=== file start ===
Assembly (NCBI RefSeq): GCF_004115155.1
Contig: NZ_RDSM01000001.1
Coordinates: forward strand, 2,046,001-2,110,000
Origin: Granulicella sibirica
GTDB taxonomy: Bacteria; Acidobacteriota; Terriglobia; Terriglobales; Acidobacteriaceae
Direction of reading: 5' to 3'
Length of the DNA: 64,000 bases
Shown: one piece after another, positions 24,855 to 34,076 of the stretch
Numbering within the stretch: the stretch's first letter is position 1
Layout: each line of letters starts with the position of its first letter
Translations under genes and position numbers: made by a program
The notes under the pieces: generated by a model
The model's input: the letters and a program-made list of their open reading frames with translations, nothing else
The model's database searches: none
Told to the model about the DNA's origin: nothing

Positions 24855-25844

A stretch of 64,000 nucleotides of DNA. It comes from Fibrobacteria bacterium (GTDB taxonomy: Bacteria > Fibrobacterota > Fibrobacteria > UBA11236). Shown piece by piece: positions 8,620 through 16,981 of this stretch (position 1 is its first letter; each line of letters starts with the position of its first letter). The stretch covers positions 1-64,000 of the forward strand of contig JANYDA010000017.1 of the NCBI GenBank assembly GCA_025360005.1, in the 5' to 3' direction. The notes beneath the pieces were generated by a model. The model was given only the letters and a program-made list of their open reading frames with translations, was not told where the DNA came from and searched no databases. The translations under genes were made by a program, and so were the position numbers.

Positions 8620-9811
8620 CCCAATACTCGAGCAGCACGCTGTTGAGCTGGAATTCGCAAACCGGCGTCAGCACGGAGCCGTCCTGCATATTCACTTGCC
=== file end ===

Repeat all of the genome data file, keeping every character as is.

Assembly (NCBI RefSeq): GCF_004115155.1
Contig: NZ_RDSM01000001.1
Coordinates: forward strand, 2,046,001-2,110,000
Origin: Granulicella sibirica
GTDB taxonomy: Bacteria; Acidobacteriota; Terriglobia; Terriglobales; Acidobacteriaceae
Direction of reading: 5' to 3'
Length of the DNA: 64,000 bases
Shown: one piece after another, positions 24,855 to 34,076 of the stretch
Numbering within the stretch: the stretch's first letter is position 1
Layout: each line of letters starts with the position of its first letter
Translations under genes and position numbers: made by a program
The notes under the pieces: generated by a model
The model's input: the letters and a program-made list of their open reading frames with translations, nothing else
The model's database searches: none
Told to the model about the DNA's origin: nothing

Positions 24855-25844

A stretch of 64,000 nucleotides of DNA. It comes from Fibrobacteria bacterium (GTDB taxonomy: Bacteria > Fibrobacterota > Fibrobacteria > UBA11236). Shown piece by piece: positions 8,620 through 16,981 of this stretch (position 1 is its first letter; each line of letters starts with the position of its first letter). The stretch covers positions 1-64,000 of the forward strand of contig JANYDA010000017.1 of the NCBI GenBank assembly GCA_025360005.1, in the 5' to 3' direction. The notes beneath the pieces were generated by a model. The model was given only the letters and a program-made list of their open reading frames with translations, was not told where the DNA came from and searched no databases. The translations under genes were made by a program, and so were the position numbers.

Positions 8620-9811
8620 CCCAATACTCGAGCAGCACGCTGTTGAGCTGGAATTCGCAAACCGGCGTCAGCACGGAGCCGTCCTGCATATTCACTTGCC